Broadband, gas, phone - it all adds up. Here's how you can cut the cost of your utilities
We all suspect we're regularly over-charged on bills - they surely can't be THAT high every month?
Well new research has shown that many are indeed being billed for more than they owe on energy, television and broadband.
Switching site switcher.ie found that 30pc of households have been billed incorrectly for ordinary utilities, which backs up a Commission on Energy Regulation (CER) report revealing 64pc of its complaints about electricity, and a whopping 72pc about gas, relate to billing.
This week, I'm looking at the top five ways you may be over-charged with tips on how to save cash. If you're having problems getting a billing issue sorted, nothing concentrates customer services minds more than the threat to move.
There are plenty of competitors here, but bills remain a bewildering list of acronyms and charges. Understanding how electricity works is hard enough, but not a patch on trying to interpret your bill. While it's important to have everything laid out, who knows what a MPRN is?
Or why the PSO levy is there? The table (right) shows the breakdown of this most complicated of all bills.
Below are some points to follow:
l always check whether your bill is actual or estimated (there will be an 'E' beside 'monthly usage' if it's the latter. If so, get an actual reading and call them with it.
l consider bundling your gas and electricity to one provider. You'll get extra discounts, but only if it is cheaper to do so.
l when signing up, ask how long the contract is for. You may be bogged down for two years, so it's an important decision.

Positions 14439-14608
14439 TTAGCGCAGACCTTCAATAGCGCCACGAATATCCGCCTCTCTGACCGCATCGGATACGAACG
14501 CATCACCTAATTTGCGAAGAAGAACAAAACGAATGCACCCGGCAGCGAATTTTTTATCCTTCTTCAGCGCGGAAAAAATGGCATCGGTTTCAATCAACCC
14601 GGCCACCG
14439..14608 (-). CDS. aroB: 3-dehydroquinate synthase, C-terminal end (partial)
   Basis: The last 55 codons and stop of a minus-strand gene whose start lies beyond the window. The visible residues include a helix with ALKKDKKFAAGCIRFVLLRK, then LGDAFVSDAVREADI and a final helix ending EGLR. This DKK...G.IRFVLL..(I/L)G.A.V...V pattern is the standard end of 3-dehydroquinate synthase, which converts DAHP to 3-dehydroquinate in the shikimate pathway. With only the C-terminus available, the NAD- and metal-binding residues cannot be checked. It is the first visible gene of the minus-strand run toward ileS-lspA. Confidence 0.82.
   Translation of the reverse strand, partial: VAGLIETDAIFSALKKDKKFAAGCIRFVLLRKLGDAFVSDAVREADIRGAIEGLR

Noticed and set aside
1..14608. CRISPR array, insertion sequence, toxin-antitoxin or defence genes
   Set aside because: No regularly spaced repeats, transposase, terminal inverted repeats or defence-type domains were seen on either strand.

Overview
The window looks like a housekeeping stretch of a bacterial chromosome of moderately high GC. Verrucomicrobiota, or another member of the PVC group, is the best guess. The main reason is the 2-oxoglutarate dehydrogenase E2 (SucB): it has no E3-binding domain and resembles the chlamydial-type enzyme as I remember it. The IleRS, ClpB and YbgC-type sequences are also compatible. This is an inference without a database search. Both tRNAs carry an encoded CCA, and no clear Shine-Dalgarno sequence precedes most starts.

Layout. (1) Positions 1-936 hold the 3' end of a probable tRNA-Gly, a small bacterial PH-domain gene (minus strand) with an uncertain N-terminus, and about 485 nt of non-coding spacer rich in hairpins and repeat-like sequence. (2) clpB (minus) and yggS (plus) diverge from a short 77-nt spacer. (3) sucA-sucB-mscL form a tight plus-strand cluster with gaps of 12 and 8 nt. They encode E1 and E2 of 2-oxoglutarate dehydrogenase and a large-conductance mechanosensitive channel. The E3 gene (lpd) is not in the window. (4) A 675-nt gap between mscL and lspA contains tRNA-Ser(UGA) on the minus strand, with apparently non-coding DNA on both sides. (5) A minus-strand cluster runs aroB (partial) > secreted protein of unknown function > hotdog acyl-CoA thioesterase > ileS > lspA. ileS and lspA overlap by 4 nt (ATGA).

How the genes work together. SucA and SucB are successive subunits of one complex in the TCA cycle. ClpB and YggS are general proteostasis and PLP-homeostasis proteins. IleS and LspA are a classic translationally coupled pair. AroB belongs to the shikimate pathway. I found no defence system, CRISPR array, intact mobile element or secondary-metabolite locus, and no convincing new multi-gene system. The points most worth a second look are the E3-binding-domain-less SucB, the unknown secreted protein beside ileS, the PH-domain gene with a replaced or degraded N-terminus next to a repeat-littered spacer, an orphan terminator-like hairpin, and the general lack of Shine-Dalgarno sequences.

l use sites like switcher.ie or bonkers.ie to help - they are accredited to the CER and not run by utility providers.
Fifty eight per cent of our gas comes from Corrib and Kinsale, but it means we import the rest from the UK, which affects price.
The likes of Bord Gais and Energia offer both utilities, but there are others, like Flogas, who only do gas and can often offer better value, so it is worth checking them out.
Comparison websites are not allowed show 'cash back' deals offered by providers built-in to their price comparisons, so you may get a better deal when switching. Always ask.
If you use gas for heating, turning the thermostat down by one degree will save you up to €10 on your bill.
3. House insurance
When assessing your building's cover, most people insure for their house's value, but in fact, you only need insure for the 're-building' cost. You can find this out by county/house type on scsi.ie which has a rebuild calculator.
Never use a percentage of the building cover for contents insurance. Work out actual replacement costs instead.
In the event of a claim, you will only ever get the actual value of items, irrespective of your sum insured, so it's wasted money.
Bundling broadband with your TV/Phone is a good way of saving money, but beware of contract terms. Many are now up to two years, which locks you in.
Paying extra for top-speed lines, when you only have low domestic use, is a waste of money.
5. Mobile phones
Bill pay is often cheaper than pre-pay and carries higher data allowances, and you get a nice phone.
However, contracts can be 24 months. SIM only, if you're happy with your handset, is by far the cheapest. Do you really need the latest Apple?
And use an independent broker like Carphone Warehouse for comparisons, rather than individual providers.